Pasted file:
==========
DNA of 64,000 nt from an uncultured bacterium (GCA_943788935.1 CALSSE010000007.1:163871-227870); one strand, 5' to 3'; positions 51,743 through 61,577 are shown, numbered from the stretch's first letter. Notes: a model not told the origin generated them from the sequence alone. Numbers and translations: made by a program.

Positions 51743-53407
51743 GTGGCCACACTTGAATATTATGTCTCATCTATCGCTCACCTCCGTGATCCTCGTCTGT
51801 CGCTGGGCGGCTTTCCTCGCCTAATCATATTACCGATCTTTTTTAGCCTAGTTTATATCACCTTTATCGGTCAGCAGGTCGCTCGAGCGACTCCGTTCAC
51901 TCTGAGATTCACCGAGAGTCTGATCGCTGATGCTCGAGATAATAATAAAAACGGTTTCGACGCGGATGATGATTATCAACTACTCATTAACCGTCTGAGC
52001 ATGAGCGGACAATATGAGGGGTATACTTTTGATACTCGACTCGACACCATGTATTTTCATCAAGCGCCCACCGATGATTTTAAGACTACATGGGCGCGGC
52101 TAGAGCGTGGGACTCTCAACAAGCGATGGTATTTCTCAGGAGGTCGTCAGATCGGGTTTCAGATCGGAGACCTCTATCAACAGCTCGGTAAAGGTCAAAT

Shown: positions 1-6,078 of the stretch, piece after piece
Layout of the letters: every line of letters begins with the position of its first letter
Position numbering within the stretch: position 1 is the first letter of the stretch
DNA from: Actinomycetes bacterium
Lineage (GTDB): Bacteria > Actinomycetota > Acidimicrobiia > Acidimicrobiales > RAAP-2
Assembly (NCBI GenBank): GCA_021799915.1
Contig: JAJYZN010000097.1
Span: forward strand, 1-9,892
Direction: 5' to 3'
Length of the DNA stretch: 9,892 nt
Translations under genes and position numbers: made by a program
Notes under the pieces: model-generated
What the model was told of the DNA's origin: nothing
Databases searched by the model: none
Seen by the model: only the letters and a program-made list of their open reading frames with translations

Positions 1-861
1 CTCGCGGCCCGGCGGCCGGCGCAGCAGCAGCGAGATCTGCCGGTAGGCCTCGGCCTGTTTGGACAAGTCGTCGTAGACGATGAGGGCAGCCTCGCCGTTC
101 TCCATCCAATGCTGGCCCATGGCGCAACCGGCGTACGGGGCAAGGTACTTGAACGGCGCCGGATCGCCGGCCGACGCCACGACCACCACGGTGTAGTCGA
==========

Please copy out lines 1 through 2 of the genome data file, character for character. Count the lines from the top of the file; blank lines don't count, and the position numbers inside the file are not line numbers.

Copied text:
DNA of 64,000 nt from an uncultured bacterium (GCA_943788935.1 CALSSE010000007.1:163871-227870); one strand, 5' to 3'; positions 51,743 through 61,577 are shown, numbered from the stretch's first letter. Notes: a model not told the origin generated them from the sequence alone. Numbers and translations: made by a program.

Positions 51743-53407